Mexican Morning Glory is commonly a blue, purple, and white flower and is usually found in dry locations. These flowers bloom from summer to autumn. They grow after rainfall and only open up during the morning.
The lovely unique shape of the petals looks like a trumpet.
Mexican Morning Glory symbolizes unfulfilled love.
The Mexican Passion Flower is one of the most unusual and distinct Mexican blooms. These flowers bloom in late summer.
The vines have round-tipped, bilobed leaves. The flower comes in two color combinations: red and green, or yellow and purple. The plant is known for its pungent odor and for bearing passionate fruit.
The Mexican Passion Flower symbolizes the death of Christ.
Chocolate Cosmos blooms in summer. This flower is a member of the cosmos family, and its blossoms vary from a hue of dark red to brown. The name “chocolate” represents the color of the flower.
The flower emits a cocoa smell but is not suitable for consumption.
Chocolate Cosmos symbolizes beauty and order.
Mexican Poppy has small blooms that can spread very quickly around. The plant blooms in spring and they usually appear in shades of yellow and white.
The Mexican Poppy symbolizes sleep and peace.
Sword Lily blooms in early summer. The flowers on each stem grow on top of each other, resembling a sword. The flower comes in various colors including shades of red, yellow, and pink.
Also known as Gladiolus, these flowers are used during the Day of the Dead celebration.
Sword Lily symbolizes sympathy and memories.
Belize Sage blooms in summer, it flourishes in compact spaces, making it easy to grow in almost any container. The flowers are tiny and red-orange in color. Belize Sage is a symbol of protection and healing.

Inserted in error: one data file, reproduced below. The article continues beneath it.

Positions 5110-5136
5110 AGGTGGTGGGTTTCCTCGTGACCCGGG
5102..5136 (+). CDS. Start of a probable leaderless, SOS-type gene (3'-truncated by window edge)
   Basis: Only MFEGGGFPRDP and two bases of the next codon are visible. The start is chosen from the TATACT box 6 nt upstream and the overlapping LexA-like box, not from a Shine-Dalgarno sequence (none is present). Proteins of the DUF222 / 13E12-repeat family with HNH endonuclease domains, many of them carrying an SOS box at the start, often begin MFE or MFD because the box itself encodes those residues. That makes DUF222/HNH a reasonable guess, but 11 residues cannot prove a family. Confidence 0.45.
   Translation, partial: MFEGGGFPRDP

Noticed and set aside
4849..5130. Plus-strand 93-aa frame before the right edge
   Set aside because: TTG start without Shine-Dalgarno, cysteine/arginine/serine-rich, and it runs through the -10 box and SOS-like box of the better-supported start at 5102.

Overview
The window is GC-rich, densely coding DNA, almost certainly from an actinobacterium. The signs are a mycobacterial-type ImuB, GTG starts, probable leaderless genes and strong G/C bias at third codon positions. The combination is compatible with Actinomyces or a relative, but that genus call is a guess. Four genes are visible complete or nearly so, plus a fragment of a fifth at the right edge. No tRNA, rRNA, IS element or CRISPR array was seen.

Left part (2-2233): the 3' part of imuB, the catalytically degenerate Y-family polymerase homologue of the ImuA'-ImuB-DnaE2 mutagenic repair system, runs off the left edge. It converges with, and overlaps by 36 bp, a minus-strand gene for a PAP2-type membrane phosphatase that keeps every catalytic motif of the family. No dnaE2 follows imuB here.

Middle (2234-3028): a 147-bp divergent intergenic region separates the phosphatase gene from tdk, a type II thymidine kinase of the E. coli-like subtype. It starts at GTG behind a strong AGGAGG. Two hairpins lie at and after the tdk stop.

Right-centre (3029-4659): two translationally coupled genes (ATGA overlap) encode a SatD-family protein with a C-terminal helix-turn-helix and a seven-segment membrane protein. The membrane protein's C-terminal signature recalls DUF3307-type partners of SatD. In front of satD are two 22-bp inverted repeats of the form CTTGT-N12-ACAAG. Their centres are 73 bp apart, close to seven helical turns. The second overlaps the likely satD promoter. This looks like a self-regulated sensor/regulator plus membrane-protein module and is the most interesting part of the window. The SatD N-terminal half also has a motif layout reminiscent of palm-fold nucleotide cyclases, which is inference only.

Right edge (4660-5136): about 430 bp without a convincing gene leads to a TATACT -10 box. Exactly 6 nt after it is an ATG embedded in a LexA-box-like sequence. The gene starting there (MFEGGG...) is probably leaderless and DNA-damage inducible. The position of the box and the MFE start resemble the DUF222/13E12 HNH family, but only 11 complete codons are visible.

Dahlia flowers bloom from summer to autumn. The interesting petal pattern makes the flowers intriguing to look at. Dahlia is also commonly used in salads.
The dahlia became the national flower of Mexico because of its multiple uses, long-known history, and intriguing appearance. Historically, the tubers of the flower were used as a food crop and the Aztecs used the flower to treat epilepsy.
The flower has followed the culture for an expansive amount of time, and that is why in 1963 the dahlia was declared the national flower of Mexico.
Dahlia is a symbol of elegance, creativity, and dignity.
Yucca Flower is a succulent and bears fruit that’s shaped like a banana. The flower blooms in summer. The blossoms are mostly white and have a pleasant smell.
Parts of the plant are edible as well and it also is used for medicinal and beauty purposes.
The Yucca Flower symbolizes protection and purification.
The Birds of Paradise flowers grow on top of the base of the stalk and resemble the head of a plumed bird. These flowers bloom from summer to autumn. The evergreen perennial can grow between four and six feet tall and the foliage can spread two to four feet wide.
The Birds of Paradise are popularly known as “crane flowers.”
This flower is a symbol of beauty and excellence.